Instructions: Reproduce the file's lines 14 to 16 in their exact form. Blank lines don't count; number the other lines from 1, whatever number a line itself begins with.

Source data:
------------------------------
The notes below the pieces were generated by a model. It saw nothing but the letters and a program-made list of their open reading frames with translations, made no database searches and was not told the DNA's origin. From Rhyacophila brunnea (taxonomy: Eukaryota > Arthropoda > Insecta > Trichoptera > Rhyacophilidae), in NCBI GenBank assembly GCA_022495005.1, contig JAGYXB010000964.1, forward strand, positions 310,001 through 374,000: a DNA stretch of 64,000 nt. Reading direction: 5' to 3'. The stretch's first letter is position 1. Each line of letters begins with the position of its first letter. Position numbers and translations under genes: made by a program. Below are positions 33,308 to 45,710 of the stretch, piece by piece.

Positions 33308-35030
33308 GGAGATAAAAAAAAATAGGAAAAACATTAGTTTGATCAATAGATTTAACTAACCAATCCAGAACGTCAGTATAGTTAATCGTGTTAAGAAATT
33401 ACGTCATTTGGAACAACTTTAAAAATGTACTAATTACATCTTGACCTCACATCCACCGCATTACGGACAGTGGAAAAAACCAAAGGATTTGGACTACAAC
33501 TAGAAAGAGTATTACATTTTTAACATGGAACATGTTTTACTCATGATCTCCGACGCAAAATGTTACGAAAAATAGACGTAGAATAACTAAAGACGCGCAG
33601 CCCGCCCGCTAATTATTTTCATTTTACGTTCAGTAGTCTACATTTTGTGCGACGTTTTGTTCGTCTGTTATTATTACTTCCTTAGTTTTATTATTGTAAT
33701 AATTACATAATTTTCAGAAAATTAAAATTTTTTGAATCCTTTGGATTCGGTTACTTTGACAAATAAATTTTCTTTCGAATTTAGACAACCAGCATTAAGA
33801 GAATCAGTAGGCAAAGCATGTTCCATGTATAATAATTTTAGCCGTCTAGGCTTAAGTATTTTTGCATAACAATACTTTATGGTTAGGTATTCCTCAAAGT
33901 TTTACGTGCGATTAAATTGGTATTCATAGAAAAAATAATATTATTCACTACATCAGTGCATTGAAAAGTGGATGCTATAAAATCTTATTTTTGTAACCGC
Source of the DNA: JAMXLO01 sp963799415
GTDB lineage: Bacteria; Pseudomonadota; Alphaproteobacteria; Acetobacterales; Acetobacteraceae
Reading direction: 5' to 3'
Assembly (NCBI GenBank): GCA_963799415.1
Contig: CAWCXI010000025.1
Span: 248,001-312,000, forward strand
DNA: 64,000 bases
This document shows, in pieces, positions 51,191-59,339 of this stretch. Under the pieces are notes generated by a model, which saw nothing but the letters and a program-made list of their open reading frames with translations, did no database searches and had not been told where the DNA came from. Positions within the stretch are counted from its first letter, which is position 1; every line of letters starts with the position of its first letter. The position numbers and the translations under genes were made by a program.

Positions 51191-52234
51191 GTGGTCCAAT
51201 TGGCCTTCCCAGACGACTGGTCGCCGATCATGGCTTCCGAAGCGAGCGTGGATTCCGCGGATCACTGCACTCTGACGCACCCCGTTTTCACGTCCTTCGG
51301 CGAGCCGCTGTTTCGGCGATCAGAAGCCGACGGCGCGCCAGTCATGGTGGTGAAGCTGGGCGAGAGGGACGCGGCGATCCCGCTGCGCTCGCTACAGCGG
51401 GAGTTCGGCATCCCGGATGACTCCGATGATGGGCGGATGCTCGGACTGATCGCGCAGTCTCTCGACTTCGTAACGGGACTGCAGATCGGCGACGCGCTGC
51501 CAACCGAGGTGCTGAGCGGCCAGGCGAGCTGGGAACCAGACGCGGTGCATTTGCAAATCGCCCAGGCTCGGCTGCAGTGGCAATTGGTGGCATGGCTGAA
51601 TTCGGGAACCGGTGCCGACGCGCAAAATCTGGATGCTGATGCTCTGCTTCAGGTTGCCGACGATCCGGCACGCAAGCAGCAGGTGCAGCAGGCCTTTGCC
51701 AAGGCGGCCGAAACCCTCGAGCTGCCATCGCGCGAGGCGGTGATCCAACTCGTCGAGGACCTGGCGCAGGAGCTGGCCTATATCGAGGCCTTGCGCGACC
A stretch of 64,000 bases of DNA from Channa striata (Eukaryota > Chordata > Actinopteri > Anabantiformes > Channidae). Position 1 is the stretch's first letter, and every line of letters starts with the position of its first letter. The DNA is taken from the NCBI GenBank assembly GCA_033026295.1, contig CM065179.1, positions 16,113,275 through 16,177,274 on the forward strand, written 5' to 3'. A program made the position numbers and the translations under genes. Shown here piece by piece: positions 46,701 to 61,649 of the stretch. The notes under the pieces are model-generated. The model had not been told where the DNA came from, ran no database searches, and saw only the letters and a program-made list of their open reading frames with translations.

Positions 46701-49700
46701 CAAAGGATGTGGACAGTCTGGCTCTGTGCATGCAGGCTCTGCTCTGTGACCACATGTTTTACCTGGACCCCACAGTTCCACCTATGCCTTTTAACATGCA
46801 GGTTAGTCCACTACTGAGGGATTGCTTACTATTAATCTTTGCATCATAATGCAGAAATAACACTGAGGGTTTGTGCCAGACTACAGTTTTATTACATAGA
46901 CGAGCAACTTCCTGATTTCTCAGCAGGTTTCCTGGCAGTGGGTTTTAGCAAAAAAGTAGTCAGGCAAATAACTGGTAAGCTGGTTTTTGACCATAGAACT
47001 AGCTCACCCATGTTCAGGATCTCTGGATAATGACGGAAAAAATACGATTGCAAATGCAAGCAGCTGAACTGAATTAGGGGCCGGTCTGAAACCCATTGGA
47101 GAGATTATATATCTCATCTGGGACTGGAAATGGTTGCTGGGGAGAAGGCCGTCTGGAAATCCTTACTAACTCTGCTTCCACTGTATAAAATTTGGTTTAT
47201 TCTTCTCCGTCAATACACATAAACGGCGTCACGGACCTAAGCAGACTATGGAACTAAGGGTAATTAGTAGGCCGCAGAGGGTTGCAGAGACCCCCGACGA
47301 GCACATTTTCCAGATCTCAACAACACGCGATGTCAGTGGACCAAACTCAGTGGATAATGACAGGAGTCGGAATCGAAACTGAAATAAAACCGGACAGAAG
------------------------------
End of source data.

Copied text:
Contig: CAWCXI010000025.1
Span: 248,001-312,000, forward strand
DNA: 64,000 bases